Jim Henson Co. Ponders Mature Puppet Fare In 'The Happytime Murders'

'The Dark Crystal'I think we can all thank Jason Segel and his Dracula puppet musical for this startling and exciting turn of events from The Jim Henson Co. According to The Hollywood Reporter, they've picked up a spec script that will bring puppets into the mature world of film noir in "The Happytime Murders."

Yes, you read that right. Jim Henson Co. puppets are going noir, and I for one couldn't be happier.

Written by Todd Berger and Dee Austin Robertson, "Happytime" takes place in a world where humans and puppets co-exist. But in this world, being made of felt and possessing a set of googly-eyes makes you a second-class citizen. Things turn ugly when, one by one, the puppet cast of television's "The Happytime Gang" begin turning up dead. It falls to a disgraced LAPD detective-turned-private-eye puppet to take on the case -- and yes, in noir fashion, he has personal demons and a drinking problem to overcome.

Obviously, the movie is not intended for children, and aims to be a dark comedy, borrowing liberally from movies like "L.A. Confidential" and "Pulp Fiction." I suspect it was also inspired by "Who Framed Roger Rabbit" and, maybe, just maybe, that infamous puppet episode of Joss Whedon's "Angel."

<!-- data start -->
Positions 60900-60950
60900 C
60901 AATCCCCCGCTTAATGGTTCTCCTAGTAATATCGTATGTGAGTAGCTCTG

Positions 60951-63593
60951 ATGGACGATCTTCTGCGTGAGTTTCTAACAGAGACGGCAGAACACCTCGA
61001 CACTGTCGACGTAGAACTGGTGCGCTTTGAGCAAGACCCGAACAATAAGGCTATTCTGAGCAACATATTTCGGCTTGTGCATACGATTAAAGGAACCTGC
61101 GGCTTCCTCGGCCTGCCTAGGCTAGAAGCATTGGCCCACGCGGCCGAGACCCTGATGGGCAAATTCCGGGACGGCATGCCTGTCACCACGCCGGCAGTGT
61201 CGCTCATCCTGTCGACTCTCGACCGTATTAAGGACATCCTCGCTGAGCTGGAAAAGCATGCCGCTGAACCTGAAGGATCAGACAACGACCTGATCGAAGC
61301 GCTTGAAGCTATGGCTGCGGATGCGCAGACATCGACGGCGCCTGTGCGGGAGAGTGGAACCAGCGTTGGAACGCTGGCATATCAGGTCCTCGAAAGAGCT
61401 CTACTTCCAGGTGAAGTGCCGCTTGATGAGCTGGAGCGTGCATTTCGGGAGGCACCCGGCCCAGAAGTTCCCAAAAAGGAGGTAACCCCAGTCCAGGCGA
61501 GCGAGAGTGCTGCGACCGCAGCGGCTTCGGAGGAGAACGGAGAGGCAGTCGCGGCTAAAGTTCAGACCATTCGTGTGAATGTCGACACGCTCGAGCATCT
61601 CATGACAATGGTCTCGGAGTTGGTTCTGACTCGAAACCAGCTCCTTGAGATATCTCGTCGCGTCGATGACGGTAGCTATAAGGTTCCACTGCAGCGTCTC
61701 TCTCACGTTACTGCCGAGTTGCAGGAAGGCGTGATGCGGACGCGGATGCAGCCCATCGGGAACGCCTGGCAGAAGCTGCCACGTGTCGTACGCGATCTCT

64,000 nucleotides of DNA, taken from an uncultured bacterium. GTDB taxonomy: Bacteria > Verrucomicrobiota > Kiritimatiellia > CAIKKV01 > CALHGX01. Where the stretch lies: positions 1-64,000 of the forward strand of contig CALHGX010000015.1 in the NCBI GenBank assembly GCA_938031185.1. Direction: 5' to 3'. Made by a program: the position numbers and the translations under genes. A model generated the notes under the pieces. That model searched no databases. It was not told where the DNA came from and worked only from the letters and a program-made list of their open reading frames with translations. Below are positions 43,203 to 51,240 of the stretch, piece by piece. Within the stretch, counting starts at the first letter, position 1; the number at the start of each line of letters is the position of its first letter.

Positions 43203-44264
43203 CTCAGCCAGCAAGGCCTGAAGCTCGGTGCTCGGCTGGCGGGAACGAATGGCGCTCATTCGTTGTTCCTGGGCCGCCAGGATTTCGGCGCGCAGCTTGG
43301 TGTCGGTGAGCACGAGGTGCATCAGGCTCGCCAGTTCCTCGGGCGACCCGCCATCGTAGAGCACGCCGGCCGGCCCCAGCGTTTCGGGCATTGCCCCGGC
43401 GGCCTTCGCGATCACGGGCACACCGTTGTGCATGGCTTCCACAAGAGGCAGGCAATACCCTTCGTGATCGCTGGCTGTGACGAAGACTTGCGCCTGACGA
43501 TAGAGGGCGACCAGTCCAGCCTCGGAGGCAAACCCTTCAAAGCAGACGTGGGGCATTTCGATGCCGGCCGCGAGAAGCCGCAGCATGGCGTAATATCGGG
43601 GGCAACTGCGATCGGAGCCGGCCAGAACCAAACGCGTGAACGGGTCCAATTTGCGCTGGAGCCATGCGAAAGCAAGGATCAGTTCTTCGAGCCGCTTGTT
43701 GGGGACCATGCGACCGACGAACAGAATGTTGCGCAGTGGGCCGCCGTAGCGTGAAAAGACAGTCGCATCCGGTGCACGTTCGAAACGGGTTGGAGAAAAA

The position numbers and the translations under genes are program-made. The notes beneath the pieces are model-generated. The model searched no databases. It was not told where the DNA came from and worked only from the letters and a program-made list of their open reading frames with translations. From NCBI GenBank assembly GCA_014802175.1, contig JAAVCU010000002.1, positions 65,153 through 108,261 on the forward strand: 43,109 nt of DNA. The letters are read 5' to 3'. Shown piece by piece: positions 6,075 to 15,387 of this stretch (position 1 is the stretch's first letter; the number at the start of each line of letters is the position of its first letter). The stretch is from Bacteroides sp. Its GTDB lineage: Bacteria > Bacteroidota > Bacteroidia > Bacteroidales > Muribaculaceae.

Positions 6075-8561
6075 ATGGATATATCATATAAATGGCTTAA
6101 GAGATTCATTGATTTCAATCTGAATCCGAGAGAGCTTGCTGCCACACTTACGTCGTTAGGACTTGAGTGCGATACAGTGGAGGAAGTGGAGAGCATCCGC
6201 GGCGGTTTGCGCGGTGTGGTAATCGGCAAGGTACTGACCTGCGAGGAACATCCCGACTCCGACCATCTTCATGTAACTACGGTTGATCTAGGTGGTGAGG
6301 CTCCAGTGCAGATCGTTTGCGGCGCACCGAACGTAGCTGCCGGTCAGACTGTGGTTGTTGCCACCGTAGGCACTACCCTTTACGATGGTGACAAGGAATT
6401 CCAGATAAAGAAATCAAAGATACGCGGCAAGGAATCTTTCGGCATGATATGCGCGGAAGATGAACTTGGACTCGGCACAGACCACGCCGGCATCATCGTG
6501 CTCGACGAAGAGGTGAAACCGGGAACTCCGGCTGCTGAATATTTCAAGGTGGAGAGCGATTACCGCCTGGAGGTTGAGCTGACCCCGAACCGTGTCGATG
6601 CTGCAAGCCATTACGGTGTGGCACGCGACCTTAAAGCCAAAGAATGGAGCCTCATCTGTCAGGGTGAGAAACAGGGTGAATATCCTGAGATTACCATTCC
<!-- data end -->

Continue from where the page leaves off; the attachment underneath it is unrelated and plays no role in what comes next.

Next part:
And I still wouldn't be surprised if Segel's puppet renaissance sparked the Henson Co. to look at getting a little edgier. It's not entirely new ground for them -- Henson always pushed the mature envelope in the original Muppet movies, and scared an entire generation with "The Dark Crystal." The Henson Co. has been asleep for so long, I really hope this new project is a sign they're still alive, and ready to entertain us again. But hey, if all I get is one Henson-style puppet movie that mashes together all my hard-boiled favorites, than I can die happy.

Segel, for his part, is hard at work scripting a new Muppets movie for Disney.

Sound off, readers. Excited for Henson's puppets to enter the world of film noir? Or do you think that The Henson Company needs to remember the children, and stick to younger fare?